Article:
German survival pioneer and human rights activist Ruediger Nehberg died on Wednesday at the age of 84, his wife told dpa on Thursday.
A message of “We mourn” was written on the website of Nehberg’s association Target. Famously referred to as “Sir Vival,” Nehberg made headlines for 25 years with high-risk exploits including a controversial one-man bamboo raft crossing of the Atlantic.
He used the attention he gained from this and other survival acts in the jungle and desert to engage with disadvantaged people and raise awareness for their causes.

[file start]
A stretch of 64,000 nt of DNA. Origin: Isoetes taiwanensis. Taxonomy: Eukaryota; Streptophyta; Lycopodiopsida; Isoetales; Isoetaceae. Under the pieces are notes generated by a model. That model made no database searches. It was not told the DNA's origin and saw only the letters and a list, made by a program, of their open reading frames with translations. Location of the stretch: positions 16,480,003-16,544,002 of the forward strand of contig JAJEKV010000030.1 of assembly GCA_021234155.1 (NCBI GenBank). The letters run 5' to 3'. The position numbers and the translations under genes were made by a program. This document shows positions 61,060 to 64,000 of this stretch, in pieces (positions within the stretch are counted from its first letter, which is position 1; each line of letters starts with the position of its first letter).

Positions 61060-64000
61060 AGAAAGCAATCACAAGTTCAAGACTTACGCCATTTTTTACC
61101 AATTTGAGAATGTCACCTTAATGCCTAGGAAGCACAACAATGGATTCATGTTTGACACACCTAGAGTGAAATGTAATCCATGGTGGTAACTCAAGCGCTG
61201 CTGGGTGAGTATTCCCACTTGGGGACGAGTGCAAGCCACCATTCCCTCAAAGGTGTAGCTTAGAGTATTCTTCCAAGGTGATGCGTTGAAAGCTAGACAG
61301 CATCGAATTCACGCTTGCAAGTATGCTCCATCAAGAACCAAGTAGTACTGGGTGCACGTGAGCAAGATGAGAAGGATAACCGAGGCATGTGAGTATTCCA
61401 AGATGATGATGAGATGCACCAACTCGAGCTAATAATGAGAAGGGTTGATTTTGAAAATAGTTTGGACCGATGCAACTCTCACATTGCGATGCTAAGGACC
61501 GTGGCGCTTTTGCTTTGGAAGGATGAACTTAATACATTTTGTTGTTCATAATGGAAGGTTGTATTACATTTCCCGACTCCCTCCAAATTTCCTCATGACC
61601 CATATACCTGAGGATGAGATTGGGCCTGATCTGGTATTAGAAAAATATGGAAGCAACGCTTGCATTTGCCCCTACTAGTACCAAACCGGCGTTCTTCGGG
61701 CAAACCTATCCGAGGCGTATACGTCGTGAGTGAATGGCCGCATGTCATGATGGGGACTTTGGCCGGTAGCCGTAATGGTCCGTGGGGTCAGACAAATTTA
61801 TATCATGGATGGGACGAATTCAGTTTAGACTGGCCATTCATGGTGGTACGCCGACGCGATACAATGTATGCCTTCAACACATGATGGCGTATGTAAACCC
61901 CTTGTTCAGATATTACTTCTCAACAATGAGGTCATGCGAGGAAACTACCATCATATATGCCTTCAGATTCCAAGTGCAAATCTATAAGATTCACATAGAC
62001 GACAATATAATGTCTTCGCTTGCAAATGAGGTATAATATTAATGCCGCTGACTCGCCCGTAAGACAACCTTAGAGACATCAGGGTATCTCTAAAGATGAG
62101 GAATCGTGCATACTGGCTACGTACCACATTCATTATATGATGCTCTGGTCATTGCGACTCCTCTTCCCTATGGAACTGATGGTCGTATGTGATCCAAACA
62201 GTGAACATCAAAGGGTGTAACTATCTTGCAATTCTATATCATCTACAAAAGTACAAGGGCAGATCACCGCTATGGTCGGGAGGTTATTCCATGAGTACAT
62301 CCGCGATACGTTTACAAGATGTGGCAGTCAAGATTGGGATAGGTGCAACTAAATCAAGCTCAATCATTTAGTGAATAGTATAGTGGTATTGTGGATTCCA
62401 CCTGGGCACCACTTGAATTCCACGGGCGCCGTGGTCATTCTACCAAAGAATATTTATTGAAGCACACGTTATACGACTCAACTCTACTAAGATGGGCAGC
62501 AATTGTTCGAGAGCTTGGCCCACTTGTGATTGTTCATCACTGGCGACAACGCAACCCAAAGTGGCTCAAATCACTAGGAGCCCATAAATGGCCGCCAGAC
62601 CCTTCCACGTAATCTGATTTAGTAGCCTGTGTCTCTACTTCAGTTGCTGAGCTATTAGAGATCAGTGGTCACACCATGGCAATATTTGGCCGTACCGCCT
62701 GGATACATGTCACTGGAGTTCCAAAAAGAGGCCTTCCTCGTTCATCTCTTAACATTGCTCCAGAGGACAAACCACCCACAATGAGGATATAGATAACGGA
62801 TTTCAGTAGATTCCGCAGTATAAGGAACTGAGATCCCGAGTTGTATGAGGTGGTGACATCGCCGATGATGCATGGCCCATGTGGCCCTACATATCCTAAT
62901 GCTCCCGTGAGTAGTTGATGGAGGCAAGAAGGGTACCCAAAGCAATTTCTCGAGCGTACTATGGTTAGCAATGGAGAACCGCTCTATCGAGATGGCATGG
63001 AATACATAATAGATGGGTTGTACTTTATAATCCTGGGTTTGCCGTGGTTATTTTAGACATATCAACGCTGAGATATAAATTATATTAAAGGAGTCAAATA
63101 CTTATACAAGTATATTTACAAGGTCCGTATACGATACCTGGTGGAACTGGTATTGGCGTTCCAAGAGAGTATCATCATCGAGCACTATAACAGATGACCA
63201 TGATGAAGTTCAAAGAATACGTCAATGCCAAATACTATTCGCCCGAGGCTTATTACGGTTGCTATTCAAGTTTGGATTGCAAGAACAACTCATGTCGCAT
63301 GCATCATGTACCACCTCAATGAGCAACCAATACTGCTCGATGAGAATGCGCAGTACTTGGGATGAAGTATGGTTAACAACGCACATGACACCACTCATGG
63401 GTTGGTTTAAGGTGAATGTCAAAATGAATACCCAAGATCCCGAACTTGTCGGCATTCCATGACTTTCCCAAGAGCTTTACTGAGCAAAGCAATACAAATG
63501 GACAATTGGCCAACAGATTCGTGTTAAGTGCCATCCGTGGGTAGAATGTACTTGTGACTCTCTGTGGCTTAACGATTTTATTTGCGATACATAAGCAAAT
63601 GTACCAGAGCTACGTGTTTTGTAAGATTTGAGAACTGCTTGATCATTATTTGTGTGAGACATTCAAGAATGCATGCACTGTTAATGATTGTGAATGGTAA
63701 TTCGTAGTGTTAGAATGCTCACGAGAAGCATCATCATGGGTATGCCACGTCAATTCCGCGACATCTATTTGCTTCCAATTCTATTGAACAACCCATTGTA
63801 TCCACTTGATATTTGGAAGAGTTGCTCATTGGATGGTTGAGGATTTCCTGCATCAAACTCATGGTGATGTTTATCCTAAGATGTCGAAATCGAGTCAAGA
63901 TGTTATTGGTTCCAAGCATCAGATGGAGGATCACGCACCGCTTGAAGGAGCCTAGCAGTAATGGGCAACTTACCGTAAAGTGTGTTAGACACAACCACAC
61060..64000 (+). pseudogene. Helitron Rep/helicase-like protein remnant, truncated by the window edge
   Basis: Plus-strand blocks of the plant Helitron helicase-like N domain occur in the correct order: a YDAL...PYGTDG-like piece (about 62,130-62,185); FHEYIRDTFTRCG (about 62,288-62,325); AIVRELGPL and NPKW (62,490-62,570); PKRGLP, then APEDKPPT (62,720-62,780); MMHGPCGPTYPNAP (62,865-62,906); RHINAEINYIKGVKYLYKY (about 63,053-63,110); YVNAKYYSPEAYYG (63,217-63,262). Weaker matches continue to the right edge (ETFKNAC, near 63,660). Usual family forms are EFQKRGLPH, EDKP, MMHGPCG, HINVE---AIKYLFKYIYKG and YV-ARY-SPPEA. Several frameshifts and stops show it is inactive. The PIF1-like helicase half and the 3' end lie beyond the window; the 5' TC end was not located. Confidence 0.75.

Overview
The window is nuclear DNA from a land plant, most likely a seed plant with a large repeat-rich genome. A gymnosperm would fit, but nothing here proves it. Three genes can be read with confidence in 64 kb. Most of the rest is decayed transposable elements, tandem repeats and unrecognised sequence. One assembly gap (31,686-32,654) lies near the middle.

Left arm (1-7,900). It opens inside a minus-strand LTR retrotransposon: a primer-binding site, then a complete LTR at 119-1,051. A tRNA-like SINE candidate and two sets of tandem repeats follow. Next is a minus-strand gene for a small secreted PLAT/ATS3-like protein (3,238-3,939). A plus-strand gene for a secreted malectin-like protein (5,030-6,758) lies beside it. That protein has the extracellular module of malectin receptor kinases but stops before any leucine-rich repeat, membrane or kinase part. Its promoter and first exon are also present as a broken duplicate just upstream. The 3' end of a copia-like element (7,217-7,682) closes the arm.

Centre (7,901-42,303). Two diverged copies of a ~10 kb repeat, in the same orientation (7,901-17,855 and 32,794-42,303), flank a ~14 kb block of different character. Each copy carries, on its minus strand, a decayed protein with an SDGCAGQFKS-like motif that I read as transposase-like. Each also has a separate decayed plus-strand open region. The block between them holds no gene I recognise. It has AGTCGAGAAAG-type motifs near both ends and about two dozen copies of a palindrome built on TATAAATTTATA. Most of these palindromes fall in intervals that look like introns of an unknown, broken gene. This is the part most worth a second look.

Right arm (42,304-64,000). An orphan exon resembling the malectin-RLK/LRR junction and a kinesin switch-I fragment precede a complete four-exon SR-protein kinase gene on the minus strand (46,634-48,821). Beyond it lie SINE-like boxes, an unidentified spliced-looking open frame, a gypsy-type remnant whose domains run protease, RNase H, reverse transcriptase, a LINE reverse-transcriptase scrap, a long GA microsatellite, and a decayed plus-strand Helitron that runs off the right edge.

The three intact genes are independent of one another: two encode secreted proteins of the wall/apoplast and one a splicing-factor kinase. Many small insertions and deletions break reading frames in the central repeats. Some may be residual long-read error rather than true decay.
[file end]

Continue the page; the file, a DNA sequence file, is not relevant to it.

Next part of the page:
Since the early 1980s, he was committed to helping the plight of the indigenous Yanomami people in the Brazilian rainforest, whose habitat had been severely endangered by gold prospectors.
Later Nehberg and his wife campaigned against the custom of genital mutilation of young girls and women in parts of Africa and Asia.
With his association Target, the couple, who lived in Rausdorf near Hamburg, organized in 2006 a conference of high-ranking Islamic scholars in Cairo, which had genital mutilation declared forbidden under Islamic law in a fatwa or a formal ruling given by a qualified legal scholar.
A baker and confectioner by trade, Nehberg, who was from Bielefeld in western Germany, had a chain of bakery shops in Hamburg before and during his time as an adventurer. (NAN)